Revisiting her childhood imagination



Shelly O’Neill’s debut children’s book, ‘The Watchman of Westport’, draws on the wonder of childhood fantasies

Anton McNulty

WHEN Shelly O’Neill was a young girl visiting her grandparents home on High Street in Westport, she was fascinated with one towering landmark at the bottom of the street, known simply to all as The Clock. Her imagination would run wild.
“The door at the back of The Clock always enticed me. I always thought someone had to live there because, why else would there be a door there?,” she laughs.
Those childhood memories of her visits to High Street have now been put on paper, and this Thursday, Shelly launches her first children’s book, ‘The Watchman of Westport’, in Westport Town Hall.
Beautifully illustrated by O’Neill, it tells the story of Ethan, whose granddad tells him a story about a giant who lives in the tower of the clock that stands in the middle of the town. Nobody believes George The Giant is real, but he turns out to be very real, and both he and Ethan become good friends.
“The story is all from my own childhood imagination, and it is great to relive those memories through this book,” Shelly explained to The Mayo News.
“I am no Julia Donaldson or anything like that, and would not claim to be. This is a personal project for me and I’m just getting a lovely story out there. I had to do it. Westport is the town I grew up in, and The Clock is so close to my heart. I spent many a night there with my grandparents [Mick and Nan Staunton], so High Street and The Clock will always be magic to me, and it will be lovely to give that magic to other kids as well.”

Now or never
‘The Watchman of Westport, is over 20 years in the making. The concept first came to Shelly when she was studying for her degree in Visual Communication at Dublin’s National College of Art and Design in 2002. As part of her final-year degree exhibition, she designed and illustrated the first draft of the book.
After graduating from college, Shelly worked as a designer with The Mayo News for many years, before setting up her own successful graphic-design business in Westport. Married to Fearghal and with two young children, Ethan and Caoilainn, she said publishing the book took a backseat until eventually she decided that it could wait no longer.
“It was the elephant in the room! It was something I had to do, but I have always been busy … It was a case of doing it now, or it will never be done.”
As a young child, Shelly says she loved Roald Dahl’s books and the illustrations of Quentin Blake and how he brought the characters to life in his own unique technique. As a mother of two young boys, she has recently been introduced to the works of Oliver Jeffers books and says those illustrations have also stood out.
First love
The unique and striking feature of ‘The Watchman of Westport’ is the watercolour illustrations of the characters, which are hand-sketched by Shelly herself using traditional methods. While most illustrations are now digitally finished, Shelly said that hand-sketching the illustrations were a return to her roots and the most enjoyable aspect of the book.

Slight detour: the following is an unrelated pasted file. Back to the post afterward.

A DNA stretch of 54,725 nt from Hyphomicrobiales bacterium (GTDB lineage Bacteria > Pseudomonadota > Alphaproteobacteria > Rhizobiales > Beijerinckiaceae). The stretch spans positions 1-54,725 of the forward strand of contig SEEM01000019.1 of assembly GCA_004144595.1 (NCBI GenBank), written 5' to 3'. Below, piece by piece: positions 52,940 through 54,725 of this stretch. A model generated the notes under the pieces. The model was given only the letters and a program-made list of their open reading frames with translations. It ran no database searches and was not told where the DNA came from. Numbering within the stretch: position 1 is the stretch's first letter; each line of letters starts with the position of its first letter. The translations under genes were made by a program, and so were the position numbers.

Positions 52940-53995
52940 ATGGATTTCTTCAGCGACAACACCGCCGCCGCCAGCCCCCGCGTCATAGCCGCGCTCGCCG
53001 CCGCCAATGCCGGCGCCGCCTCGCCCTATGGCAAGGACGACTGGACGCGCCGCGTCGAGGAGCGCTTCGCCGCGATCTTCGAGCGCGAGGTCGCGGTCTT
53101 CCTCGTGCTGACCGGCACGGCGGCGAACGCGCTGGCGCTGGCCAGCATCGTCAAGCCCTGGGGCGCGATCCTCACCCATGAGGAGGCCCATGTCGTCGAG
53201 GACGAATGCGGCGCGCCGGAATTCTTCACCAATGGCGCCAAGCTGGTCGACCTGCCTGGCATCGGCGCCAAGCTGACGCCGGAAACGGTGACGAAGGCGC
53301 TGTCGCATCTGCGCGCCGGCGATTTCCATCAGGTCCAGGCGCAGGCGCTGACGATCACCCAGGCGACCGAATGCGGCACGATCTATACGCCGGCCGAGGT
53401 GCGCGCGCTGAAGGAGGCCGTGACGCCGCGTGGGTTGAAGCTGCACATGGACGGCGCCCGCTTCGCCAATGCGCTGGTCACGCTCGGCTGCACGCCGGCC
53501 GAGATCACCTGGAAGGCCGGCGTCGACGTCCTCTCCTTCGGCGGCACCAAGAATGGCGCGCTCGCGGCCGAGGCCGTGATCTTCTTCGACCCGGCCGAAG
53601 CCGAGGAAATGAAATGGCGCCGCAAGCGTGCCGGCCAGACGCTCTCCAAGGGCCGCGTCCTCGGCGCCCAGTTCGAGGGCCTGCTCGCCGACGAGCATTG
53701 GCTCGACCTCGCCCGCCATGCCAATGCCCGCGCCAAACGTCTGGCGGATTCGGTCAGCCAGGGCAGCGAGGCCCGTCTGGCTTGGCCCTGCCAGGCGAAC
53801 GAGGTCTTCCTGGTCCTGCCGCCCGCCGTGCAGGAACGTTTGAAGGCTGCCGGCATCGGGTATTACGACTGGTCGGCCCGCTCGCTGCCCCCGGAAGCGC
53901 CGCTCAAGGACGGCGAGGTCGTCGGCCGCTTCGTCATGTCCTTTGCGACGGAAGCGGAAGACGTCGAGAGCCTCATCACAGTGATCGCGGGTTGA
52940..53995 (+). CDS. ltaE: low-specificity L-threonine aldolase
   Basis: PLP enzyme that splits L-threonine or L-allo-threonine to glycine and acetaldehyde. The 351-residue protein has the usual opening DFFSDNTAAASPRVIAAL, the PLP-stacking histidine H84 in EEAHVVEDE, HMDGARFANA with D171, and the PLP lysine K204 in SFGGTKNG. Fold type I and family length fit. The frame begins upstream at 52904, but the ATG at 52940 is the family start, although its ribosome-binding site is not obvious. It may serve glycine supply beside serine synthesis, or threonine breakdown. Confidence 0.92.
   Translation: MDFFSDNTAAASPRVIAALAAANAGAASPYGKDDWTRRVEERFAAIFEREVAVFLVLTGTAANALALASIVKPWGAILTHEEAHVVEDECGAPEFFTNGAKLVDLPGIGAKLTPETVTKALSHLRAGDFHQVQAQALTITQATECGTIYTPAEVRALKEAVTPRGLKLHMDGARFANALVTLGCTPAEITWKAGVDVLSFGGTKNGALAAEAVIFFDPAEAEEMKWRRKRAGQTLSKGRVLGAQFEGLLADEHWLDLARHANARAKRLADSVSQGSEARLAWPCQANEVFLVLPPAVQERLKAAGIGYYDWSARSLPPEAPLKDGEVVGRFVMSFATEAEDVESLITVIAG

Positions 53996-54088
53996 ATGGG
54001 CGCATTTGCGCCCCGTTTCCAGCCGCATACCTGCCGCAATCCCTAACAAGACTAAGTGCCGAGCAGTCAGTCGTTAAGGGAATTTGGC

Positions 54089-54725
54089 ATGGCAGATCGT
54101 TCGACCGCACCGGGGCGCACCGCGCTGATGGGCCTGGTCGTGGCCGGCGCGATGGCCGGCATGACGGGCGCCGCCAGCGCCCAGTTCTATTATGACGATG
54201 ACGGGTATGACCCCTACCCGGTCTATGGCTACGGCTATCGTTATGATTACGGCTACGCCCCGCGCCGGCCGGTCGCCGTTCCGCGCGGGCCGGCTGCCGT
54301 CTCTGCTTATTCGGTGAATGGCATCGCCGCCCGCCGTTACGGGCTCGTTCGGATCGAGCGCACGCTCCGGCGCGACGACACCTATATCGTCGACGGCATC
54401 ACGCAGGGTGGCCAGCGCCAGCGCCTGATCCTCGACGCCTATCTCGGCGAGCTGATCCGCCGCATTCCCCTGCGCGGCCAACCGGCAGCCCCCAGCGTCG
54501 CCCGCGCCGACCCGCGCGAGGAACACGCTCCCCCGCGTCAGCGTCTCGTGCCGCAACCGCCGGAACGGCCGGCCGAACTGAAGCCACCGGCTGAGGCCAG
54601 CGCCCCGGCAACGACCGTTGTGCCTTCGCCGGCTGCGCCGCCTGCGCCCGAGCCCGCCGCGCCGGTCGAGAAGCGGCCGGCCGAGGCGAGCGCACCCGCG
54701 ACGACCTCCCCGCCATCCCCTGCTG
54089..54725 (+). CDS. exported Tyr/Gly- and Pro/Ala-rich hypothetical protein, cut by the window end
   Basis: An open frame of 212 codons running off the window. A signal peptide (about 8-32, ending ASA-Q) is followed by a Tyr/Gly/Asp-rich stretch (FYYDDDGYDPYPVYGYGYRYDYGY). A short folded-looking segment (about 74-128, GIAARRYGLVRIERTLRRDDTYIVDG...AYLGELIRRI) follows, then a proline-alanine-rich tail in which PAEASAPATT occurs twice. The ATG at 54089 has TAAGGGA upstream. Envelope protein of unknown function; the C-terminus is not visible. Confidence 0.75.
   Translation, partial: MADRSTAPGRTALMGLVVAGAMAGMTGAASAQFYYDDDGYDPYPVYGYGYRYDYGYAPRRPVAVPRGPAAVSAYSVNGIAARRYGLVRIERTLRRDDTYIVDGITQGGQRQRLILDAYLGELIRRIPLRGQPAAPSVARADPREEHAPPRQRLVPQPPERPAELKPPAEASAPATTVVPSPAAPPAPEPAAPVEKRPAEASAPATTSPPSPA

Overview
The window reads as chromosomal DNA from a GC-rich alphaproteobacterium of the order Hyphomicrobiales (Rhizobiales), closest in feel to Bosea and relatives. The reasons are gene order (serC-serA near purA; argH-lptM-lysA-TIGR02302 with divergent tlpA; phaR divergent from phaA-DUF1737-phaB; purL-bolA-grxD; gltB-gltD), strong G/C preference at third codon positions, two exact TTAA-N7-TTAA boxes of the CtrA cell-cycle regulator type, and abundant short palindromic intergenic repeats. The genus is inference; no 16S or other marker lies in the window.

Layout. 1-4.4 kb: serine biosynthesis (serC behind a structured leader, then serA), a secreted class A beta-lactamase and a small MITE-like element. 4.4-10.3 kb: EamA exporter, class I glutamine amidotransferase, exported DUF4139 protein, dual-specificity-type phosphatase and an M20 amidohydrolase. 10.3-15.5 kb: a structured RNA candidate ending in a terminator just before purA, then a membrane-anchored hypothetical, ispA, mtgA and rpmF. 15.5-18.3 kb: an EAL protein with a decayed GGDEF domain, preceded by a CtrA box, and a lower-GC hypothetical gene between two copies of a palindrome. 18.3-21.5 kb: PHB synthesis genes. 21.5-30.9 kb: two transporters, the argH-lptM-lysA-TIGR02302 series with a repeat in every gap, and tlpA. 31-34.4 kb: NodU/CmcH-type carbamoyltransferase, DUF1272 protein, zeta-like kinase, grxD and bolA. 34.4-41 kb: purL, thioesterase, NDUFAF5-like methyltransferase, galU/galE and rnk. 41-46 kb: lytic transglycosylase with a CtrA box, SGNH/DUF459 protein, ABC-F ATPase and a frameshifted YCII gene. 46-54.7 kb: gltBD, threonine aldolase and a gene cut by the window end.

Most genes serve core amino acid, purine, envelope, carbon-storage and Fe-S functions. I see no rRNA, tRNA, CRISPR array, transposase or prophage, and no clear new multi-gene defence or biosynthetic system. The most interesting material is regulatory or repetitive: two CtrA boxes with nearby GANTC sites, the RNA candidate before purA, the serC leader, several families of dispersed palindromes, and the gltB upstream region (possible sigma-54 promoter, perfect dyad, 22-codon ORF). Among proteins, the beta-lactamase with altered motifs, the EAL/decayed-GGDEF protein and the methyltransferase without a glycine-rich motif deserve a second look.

“I’m really an illustrator with a story to tell and I am hoping the illustrations speak for themselves. Graphics is my bread and butter, but illustration is my first love and it was lovely to go back to my roots. I loved it and could sit for 16 hours a day easily because you are completely engrossed in it, and I want the the kids to get engrossed in the illustrations too.”
Shelly says she has been drawing and sketching since she could hold a pencil and credits her mum, Teresa, for supporting her in when she said she wanted to make a career out of art.
“I have to thank my mum for her encouragement … As I got older I was more interested in art over other subjects. It would not normally been seen as a career option, but my mum always believed in what I wanted to do. She believed in me pursuing my own goals. That is so important, to have that influence in life, that allows you to follow your dreams and have that support.
“I was 12 when I told my mum I wanted to go to the NCAD. Once I heard about a college of art and design I said I was going there. That was my goal from early on. I kept drawing. Mags Duffy, my art teacher in the Sacred Heart School, was another person who was really influential and very encouraging with my art.
“I believed I could get in, and I haven’t looked back.”
As a first-time author, meeting the deadline to get the book published before Christmas was very daunting at times, but Shelly made it, and is really grateful to all the people who supported her through her journey. She said that she is excited about seeing ‘The Watchman of Westport on the shelves around Westport but also nervous about how it will be received. “This is definitely putting my neck on the line because I am so used to doing work for other people and I am just in the background not getting a mention. It is like everything, when you do something for yourself you are your worst critic. I don’t know how it will go, but you have to take the good with the bad.
“I loved doing it but now the reality is here that I have to put myself out there and sell this. I am not a public person, and it is a little daunting and scary. I am totally out of my comfort zone … I think JK Rowling said the same thing.”

The launch of Watchman of Westport will take place on Thursday, December 8 from 6pm in Westport Town Hall Theatre. Readings from the book will take place, and refreshments will be served and children’s entertainment provided.The book is available at and from local bookshops.